The peace which follows long annoy,
And lend our earth-bent, mourning eyes,
Some hint of his diviner joy.

For safe with right and truth he is,
As God lives he must live alway;
There is no end for souls like his,
No night for children of the day!

Nor cant nor poor solicitudes
Made weak his life's great argument;
Small leisure his for frames and moods
Who followed Duty where she went.

The broad, fair fields of God he saw
Beyond the bigot's narrow bound;
The truths he moulded into law
In Christ's beatitudes he found.

His state-craft was the Golden Rule,
His right of vote a sacred trust;
Clear, over threat and ridicule,
All heard his challenge: "Is it just?"

And when the hour supreme had come,
Not for himself a thought he gave;
In that last pang of martyrdom,
His care was for the half-freed slave.

Not vainly dusky hands upbore,
In prayer, the passing soul to heaven
Whose mercy to His suffering poor
Was service to the Master given.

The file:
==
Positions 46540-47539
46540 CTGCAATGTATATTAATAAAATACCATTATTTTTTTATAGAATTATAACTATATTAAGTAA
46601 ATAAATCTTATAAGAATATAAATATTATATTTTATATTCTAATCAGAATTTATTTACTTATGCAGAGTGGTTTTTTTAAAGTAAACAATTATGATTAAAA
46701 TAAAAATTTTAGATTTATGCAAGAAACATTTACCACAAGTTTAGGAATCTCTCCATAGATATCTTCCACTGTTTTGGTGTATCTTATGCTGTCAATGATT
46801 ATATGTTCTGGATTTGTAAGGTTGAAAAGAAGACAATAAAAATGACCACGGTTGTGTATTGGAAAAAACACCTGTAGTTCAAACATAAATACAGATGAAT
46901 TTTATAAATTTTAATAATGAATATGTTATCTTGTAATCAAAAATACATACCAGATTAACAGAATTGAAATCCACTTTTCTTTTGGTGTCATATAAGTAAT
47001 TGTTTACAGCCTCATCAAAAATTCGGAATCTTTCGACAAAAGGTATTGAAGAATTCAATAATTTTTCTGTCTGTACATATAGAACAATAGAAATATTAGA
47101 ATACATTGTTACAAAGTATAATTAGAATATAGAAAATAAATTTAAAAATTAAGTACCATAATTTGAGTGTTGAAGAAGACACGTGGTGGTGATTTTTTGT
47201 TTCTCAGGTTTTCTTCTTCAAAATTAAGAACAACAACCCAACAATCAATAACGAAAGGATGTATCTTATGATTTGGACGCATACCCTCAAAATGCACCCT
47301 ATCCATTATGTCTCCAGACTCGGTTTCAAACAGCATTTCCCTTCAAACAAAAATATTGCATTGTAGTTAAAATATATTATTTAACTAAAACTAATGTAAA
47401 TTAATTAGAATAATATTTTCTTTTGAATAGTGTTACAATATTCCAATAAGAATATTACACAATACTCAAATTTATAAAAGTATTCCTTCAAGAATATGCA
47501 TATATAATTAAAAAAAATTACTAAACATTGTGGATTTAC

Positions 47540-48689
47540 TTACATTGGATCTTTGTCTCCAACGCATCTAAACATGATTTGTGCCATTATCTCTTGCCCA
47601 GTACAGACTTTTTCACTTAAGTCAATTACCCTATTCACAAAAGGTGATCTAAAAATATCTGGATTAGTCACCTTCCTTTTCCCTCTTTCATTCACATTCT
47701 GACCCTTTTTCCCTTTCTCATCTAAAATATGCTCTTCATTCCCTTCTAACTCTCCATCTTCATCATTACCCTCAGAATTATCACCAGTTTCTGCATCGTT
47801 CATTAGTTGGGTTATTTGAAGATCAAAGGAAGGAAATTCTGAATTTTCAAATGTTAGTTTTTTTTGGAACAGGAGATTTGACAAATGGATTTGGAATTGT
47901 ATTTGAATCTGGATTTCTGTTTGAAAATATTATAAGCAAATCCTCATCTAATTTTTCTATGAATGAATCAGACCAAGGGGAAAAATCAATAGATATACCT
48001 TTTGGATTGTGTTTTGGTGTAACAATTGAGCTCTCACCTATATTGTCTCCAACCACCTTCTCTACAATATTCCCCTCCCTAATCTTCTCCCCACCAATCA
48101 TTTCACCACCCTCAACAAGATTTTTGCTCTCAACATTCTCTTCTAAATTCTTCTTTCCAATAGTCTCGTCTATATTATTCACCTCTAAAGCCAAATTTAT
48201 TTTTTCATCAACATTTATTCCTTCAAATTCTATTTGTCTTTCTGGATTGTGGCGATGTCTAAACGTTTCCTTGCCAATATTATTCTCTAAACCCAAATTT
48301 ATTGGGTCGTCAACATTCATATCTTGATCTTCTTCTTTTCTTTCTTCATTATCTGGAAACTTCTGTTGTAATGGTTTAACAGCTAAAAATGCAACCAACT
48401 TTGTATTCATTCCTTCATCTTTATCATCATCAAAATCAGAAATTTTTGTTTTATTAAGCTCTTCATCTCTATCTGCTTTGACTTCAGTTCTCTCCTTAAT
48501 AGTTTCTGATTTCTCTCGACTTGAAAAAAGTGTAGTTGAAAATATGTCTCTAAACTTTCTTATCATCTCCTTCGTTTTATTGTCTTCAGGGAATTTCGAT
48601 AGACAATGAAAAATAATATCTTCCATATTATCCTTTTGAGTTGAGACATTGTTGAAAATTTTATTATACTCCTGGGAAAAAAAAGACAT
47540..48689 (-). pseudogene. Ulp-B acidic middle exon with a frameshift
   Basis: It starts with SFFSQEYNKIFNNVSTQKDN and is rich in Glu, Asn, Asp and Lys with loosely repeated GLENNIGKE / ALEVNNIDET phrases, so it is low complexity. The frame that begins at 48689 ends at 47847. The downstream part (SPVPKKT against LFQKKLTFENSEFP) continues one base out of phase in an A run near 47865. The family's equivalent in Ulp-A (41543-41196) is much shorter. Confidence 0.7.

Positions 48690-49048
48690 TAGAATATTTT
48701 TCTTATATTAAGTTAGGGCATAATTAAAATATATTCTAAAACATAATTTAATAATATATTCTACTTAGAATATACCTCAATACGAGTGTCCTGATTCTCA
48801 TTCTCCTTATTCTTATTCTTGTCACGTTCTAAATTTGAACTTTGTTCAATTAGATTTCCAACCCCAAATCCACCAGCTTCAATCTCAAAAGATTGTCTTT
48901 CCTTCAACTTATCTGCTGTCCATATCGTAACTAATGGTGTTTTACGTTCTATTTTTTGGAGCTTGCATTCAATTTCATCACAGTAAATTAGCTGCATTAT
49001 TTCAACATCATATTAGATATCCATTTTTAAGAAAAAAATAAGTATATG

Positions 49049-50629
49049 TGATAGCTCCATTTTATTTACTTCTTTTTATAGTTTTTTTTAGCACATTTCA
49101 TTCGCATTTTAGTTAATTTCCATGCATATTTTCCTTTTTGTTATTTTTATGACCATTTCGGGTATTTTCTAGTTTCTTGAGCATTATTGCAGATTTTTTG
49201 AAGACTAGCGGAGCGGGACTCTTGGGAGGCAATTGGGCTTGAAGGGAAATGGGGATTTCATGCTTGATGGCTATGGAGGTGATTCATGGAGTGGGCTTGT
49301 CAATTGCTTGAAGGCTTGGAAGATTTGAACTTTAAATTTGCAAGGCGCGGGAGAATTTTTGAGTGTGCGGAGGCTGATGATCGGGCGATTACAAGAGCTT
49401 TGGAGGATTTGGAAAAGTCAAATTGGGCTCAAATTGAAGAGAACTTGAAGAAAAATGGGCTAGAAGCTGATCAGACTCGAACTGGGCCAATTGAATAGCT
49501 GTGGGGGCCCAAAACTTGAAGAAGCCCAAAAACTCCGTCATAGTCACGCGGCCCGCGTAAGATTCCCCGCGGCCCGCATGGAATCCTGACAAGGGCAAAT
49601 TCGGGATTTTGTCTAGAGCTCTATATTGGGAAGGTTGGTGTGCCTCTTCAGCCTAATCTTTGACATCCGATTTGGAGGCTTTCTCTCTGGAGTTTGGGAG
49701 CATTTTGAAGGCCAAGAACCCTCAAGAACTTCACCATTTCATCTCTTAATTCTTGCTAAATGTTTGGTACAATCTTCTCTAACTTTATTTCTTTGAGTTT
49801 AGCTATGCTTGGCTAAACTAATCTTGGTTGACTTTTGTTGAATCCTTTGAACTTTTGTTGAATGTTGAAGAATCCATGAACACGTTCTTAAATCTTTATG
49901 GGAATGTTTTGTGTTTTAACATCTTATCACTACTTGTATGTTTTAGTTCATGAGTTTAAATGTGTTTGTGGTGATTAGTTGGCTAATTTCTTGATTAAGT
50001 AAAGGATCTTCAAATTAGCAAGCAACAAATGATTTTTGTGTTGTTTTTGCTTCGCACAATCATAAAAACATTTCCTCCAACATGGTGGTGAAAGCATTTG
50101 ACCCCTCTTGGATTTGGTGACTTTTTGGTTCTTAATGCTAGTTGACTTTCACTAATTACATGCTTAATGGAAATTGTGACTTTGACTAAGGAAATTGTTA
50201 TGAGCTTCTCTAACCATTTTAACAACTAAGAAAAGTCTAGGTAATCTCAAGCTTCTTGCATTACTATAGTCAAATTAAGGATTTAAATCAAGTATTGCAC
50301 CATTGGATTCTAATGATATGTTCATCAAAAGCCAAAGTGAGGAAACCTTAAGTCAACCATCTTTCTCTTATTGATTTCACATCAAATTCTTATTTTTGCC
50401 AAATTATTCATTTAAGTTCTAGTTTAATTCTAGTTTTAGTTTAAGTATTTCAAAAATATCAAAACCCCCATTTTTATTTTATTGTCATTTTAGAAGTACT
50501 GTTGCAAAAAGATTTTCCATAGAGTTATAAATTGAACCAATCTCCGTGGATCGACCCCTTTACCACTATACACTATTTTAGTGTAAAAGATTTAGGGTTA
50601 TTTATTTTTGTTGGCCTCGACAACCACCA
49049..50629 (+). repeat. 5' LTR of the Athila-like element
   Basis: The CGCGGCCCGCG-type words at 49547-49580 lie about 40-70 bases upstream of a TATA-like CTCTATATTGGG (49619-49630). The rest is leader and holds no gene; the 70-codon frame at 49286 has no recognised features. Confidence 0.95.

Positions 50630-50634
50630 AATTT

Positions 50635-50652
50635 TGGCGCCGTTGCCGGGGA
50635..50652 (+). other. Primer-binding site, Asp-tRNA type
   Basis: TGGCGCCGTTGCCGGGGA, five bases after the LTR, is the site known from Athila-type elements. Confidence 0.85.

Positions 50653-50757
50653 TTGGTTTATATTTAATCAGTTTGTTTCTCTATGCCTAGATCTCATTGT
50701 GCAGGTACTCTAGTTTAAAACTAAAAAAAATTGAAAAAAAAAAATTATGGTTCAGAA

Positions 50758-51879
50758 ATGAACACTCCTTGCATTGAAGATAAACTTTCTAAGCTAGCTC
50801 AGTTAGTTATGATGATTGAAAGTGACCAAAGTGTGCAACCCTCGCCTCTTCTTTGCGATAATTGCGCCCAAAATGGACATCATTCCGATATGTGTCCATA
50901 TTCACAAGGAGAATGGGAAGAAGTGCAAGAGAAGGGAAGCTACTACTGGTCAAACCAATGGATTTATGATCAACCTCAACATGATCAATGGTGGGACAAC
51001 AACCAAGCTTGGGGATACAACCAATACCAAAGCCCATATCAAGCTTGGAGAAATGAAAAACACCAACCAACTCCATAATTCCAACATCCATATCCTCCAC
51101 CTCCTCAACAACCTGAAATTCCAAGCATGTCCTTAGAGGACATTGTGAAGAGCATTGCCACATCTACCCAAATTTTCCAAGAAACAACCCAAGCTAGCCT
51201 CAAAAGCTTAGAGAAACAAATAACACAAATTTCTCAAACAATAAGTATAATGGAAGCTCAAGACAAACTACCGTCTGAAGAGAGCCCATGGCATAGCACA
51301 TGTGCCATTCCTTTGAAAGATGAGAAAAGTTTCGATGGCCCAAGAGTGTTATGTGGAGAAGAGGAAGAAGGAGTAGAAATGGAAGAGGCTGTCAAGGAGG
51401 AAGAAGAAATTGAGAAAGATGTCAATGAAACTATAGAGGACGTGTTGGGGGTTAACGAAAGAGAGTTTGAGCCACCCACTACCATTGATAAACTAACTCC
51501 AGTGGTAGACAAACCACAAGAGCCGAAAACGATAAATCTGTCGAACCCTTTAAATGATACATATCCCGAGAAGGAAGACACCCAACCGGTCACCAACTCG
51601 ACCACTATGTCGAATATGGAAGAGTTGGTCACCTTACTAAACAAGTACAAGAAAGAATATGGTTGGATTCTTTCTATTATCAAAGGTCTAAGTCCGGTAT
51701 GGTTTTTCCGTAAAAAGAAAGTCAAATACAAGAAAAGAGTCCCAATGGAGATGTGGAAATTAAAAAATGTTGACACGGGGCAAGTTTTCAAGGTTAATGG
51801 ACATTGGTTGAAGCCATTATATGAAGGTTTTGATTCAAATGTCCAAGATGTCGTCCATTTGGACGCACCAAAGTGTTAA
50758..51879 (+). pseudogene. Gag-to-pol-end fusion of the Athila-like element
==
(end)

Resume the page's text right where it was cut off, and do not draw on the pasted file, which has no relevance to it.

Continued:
Long shall the good State's annals tell,
Her children's children long be taught,
How, praised or blamed, he guarded well
The trust he neither shunned nor sought.

If for one moment turned thy face,
O Mother, from thy son, not long
He waited calmly in his place
The sure remorse which follows wrong.

Forgiven be the State he loved
The one brief lapse, the single blot;
Forgotten be the stain removed,
Her righted record shows it not!

The lifted sword above her shield
With jealous care shall guard his fame;
The pine-tree on her ancient field
To all the winds shall speak his name.

The marble image of her son
Her loving hands shall yearly crown,
And from her pictured Pantheon
His grand, majestic face look down.

O State so passing rich before,
Who now shall doubt thy highest claim?
The world that counts thy jewels o'er
Shall longest pause at Sumner's name!